As the worst footballer in the 90min office, week in, week out at five-a-side I tend to need all the help I can get in order to keep up with my co-workers.
This help usually comes in the form of:
- An extra player when my team is 12 or more goals behind.
- Being awarded a penalty instead of a free kick because "we might as well make it a bit more competitive".
- A "next goal wins" exclamation to give my team a slender chance of winning.
Ahead of another crunch five-a-side encounter on Caledonian Road next week however, I was offered a very different form of help from adidas; for I was invited to Fulham's training ground to try out the latest addition to the famous Copa series.
The new latest in the iconic series are the Copa 19+. adidas' 'most progressive boot to date', the Copa 19+ classic and modern aesthetic to create the first ever laceless leather football boot.
With a completely re-designed and re-imagined silo, the new Copa 19+ 'Redefines Touch.'
This is exactly what my footballing abilities have needed all along: redefinition.
My first touch, my heading, my passing, my shooting, my tackling ability all need redefinition. So my invitation to Fulham's training ground to test the Copa 19+ was my opportunity to do just that.
The first half of the day at Motspur Park was dedicated to the original Copa Mundial boots from 1979. Transported back to the days of Franz Beckenbauer, Gerd Muller and Johan Neeskens, Fulham's coaches put me through the few paces I have during a 'traditional' training session. In my newly acquired classic adidas attire, the coaches ran me through some classic warm up techniques; which I (of course) struggled with.
Who knew that running backwards was so difficult?
Following on from this, we ran a number of passing and dribbling drills. As expected, I misplaced 99% of my passes and found it incredibly difficult to dribble past inanimate free kick mannequins.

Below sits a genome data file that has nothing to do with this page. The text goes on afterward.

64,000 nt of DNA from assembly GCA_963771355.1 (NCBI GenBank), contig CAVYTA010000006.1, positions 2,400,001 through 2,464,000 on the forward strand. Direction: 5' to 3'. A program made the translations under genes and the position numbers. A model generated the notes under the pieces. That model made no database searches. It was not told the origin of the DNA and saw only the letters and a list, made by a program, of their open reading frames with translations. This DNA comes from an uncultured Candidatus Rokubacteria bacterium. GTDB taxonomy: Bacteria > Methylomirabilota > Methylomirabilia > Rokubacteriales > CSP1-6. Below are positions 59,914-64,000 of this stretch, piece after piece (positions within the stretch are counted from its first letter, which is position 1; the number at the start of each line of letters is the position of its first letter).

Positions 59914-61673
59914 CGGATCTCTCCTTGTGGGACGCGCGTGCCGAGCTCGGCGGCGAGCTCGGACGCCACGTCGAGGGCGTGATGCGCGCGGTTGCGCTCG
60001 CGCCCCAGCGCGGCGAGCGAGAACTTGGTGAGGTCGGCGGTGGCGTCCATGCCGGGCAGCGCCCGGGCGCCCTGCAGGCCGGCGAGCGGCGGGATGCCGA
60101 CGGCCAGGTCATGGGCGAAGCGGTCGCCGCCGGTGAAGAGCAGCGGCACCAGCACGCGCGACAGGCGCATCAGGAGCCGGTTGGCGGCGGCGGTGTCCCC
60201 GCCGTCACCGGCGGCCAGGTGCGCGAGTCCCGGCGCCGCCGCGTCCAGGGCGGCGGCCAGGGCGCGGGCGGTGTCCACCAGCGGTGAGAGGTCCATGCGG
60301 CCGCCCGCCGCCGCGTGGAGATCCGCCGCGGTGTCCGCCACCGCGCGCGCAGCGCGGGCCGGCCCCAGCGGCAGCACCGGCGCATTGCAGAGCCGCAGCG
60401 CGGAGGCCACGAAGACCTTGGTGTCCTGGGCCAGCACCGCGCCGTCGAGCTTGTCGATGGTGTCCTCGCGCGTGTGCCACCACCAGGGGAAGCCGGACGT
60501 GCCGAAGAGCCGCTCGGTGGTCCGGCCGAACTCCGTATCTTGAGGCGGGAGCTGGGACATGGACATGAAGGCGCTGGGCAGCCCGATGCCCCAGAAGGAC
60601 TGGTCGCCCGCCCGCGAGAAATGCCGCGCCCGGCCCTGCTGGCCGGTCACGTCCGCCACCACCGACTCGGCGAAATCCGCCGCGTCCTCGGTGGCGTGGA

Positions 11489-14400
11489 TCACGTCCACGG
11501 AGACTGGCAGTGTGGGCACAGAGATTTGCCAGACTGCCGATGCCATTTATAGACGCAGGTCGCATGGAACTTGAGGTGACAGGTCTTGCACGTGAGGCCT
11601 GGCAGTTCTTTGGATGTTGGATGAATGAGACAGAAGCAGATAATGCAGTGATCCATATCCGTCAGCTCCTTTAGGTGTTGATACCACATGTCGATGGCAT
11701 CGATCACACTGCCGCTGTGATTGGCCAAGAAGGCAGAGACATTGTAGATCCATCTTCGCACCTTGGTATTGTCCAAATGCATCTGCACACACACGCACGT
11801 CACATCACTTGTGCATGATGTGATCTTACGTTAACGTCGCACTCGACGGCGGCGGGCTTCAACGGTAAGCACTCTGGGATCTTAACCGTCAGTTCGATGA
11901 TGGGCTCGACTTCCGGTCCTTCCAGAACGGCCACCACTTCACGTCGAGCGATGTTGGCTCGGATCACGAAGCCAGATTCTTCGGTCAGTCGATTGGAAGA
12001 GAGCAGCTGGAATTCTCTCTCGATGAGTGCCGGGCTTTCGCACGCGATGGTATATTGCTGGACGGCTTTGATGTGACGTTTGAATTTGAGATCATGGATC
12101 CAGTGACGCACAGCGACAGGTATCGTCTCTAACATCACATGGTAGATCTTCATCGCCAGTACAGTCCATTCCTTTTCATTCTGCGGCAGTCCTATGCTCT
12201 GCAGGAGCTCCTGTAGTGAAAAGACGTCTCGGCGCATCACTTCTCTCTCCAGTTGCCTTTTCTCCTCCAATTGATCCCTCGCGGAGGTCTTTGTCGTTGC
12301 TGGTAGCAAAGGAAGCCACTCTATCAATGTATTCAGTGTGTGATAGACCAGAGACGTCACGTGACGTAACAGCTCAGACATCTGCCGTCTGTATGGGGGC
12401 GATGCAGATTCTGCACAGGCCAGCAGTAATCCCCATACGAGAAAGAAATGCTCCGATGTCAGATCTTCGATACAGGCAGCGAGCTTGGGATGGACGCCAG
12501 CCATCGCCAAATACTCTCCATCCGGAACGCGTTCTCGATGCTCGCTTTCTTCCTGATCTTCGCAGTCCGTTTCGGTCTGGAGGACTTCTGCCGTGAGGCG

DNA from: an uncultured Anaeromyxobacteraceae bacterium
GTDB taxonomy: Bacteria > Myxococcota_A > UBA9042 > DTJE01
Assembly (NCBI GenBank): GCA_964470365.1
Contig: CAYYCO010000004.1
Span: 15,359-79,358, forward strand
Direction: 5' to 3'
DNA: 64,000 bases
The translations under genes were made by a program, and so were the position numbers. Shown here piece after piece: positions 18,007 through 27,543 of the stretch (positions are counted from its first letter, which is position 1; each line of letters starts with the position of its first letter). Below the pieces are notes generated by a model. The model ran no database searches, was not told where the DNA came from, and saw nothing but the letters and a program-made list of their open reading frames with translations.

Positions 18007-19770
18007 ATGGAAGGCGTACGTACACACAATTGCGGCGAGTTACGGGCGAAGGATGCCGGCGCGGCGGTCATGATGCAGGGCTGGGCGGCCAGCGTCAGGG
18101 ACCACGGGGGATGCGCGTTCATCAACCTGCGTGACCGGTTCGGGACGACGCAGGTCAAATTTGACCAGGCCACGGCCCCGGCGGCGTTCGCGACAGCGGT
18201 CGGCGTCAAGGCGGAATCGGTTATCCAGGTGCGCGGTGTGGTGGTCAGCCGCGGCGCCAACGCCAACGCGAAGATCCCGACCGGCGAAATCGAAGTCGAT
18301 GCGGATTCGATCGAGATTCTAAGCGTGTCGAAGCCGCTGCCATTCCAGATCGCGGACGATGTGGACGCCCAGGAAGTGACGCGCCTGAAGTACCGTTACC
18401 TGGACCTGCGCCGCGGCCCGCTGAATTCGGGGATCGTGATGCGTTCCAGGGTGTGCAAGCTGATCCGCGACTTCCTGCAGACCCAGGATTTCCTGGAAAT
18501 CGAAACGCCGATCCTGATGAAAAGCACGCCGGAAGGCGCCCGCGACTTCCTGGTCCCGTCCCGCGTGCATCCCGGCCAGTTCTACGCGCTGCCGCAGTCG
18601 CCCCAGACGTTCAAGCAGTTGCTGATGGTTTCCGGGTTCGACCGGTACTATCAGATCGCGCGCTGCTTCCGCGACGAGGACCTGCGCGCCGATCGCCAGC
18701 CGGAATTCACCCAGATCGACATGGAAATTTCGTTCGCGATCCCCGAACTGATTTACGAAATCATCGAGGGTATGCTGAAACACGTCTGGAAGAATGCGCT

After completing the 'traditional' training session in the wonderful Copa Mundial boots, I was transported back to the future by the brand new Copa 19+.
The lack of laces proved to be a surprising blessing - rather than a curse - during the afternoon training session.
Without the extra layer on the Fusion Skin upper, it proved to be much easier to control the ball during the more demanding 'modern' warm up drills; and during the six pass offensive/defensive drill, I found that despite the 'barefoot experience' the anatomical upper gives, there was still enough protection for me to withstand a serious studding from another media representative.
I got him back, don't worry.
The final drill of the day was shooting from the edge of the penalty area. And yes, I was terrible at it.
However, while aggressively kicking a football more than ten yards isn't really my forte - nor is any physical exertion if I'm being honest - and while footballing ability hadn't exactly improved, trying to test the goalkeeper during the drill was a lot less painful than it usually is.
In fact, some of my efforts on goal were, weirdly, on target.
I chalk this down to larger flatter surfacer area that the laceless upper of the Copa 19+ gave me when striking the ball with my ever-mediocre left foot, rather than any semblance of personal improvement.
Although I'm still blatantly terrible at football, it's also clear that the latest edition of the iconic Copa series is blatantly brilliant. Fusing a classic design with modern technological advances, Copa 19+ may not have redefined my footballing abilities, but it likely has redefined what a football boot should be.
I may still be the worst player at five-a-side next week, but I will undoubtedly have the best boots.